So where does Children of the Fall stray? Let’s start with the most obvious part: the runtime. Clocking in at nearly two hours, that’s about 30 minutes too much. The film could easily have gone through some hefty editing without affecting the final product. Instead, we have a movie that feels elongated when unnecessary.
Additionally, the societal and political commentary is very in-your-face but the film can’t seem to make up its mind as to what it’s trying to get across. Natalia, a Belarussian kibbutz worker, raises the concept of Israeli racism, misogyny, and xenophobia, her hostility unabashedly pouring out in the midst of IDF soldiers, locals, other kibbutz members, and more. Is there validity to what she’s saying? Undoubtedly. But there is also validity to Rachel’s retorts, which include calling this woman out on her own vitriolic views. This back-and-forth mentality frustratingly prevails throughout the film, as though Gafny was unwilling to just commit.
The dialogue is also quite painful at times, although I attribute this to difficulties with translating from Hebrew to English. Even the best English speakers in Israel don’t get everything perfect and the little quirks here and there, while charming, are quite detracting. Also, why is this movie trying to tell me that Robert Smith of The Cure is a character here? While amusing, it makes absolutely no sense nor does it fit in Smith’s own timeline.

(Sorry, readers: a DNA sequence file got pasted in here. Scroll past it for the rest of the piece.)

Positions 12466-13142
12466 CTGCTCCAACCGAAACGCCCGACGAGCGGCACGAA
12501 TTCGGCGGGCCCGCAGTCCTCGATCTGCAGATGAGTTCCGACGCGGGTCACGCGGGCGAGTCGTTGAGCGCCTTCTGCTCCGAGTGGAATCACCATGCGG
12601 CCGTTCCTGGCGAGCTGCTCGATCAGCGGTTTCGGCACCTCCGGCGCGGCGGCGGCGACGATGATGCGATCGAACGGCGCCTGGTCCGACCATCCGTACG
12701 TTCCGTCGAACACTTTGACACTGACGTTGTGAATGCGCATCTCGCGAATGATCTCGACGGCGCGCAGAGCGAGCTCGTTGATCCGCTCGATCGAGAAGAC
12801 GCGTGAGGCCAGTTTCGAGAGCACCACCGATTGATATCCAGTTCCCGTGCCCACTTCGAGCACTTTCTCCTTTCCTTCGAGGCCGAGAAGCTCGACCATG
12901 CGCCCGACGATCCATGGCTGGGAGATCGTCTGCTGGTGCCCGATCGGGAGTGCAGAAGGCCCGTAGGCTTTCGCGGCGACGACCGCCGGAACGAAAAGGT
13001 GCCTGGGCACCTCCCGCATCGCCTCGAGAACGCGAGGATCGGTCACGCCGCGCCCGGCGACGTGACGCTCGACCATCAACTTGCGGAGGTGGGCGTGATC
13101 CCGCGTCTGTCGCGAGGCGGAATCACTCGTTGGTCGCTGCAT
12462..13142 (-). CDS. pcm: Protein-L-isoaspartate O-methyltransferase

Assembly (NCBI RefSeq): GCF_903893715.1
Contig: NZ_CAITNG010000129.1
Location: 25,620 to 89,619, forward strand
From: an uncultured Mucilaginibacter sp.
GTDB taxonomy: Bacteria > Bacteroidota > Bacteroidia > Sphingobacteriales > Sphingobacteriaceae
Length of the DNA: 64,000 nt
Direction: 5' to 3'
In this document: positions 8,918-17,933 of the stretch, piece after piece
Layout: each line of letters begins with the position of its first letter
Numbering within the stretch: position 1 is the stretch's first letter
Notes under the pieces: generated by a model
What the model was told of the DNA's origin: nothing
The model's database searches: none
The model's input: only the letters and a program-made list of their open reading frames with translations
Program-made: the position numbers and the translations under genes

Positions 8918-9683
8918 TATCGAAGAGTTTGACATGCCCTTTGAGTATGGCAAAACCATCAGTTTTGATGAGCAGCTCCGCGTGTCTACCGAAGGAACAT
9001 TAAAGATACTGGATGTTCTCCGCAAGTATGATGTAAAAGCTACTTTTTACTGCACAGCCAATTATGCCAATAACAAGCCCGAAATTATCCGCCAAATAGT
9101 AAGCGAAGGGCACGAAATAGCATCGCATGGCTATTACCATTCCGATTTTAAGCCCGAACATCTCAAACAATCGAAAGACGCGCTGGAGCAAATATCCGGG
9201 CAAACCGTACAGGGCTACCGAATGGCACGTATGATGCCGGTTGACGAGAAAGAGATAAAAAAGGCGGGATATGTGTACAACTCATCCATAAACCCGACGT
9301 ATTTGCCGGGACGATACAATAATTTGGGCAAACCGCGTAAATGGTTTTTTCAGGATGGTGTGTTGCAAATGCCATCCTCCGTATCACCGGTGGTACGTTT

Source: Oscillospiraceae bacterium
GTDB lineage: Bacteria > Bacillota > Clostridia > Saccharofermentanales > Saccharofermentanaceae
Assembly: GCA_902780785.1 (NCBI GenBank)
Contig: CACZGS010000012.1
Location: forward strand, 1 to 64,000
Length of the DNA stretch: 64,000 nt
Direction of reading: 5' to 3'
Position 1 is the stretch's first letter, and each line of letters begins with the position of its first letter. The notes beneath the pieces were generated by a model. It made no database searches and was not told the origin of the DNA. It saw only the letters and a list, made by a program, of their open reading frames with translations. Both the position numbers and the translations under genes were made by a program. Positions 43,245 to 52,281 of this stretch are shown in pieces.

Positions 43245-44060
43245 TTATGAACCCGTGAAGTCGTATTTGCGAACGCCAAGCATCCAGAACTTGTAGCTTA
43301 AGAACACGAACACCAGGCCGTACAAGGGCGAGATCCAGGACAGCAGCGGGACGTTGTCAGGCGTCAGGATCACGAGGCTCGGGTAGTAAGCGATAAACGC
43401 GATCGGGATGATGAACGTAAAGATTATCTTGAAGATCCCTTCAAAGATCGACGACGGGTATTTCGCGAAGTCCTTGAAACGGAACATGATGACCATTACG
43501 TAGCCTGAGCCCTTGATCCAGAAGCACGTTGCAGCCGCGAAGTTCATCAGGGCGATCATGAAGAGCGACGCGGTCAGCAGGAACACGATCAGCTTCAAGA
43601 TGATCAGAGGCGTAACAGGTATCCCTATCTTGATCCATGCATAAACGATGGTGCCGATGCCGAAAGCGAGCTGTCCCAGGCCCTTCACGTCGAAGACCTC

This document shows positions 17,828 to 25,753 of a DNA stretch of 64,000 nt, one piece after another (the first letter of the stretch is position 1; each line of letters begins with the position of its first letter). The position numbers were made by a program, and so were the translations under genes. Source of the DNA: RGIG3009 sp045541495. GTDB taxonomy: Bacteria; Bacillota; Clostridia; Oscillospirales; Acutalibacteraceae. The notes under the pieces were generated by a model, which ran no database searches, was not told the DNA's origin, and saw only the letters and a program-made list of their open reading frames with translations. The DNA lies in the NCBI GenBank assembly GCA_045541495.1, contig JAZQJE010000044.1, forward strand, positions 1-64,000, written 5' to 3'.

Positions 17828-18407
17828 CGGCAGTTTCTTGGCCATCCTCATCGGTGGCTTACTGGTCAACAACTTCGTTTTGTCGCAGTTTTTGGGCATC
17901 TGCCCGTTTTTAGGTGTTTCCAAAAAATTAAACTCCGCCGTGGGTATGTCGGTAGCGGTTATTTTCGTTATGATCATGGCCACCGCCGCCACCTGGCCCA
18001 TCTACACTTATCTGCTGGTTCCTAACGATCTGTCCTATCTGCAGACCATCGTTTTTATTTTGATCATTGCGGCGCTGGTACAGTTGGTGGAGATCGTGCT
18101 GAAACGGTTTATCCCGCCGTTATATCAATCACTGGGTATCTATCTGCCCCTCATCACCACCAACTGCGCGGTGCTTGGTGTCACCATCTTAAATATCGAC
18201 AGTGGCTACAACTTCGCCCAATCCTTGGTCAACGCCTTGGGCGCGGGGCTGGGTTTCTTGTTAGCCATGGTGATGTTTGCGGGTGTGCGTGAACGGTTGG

Had this film gone through a couple rounds of editing, I feel like we’d have gotten something really great. Eitan Gafny is definitely someone that we need to be watching very closely.
While Children of the Fall has a lot going for it, it has just as much working against it. Overly long, you’ll get a really great slasher that is bogged down by uneven social and political commentary.
Madam Yankelova’s Fine Literature Club Review – A Charming, Quirky Dark Drama
Starring Keren Mor, Yiftach Klein, Hana Laslo, Ania Bukstein
Directed by Guilhad Emilio Schenker
Reviewed out of Utopia 2017
One of the great joys I have in being a horror fan is seeing horror films from around the world. I view these films as a chance to learn about the fears, folklore, mythology, and lore of varied cultures. Films like Inugami, Frontier(s), [REC], and the like transport me across oceans and into places I might never get the chance to visit otherwise. Hence my interest in the Israeli dark drama Madam Yankeolva’s Fine Literature Club, the feature debut of director Guilhad Emilio Schenker.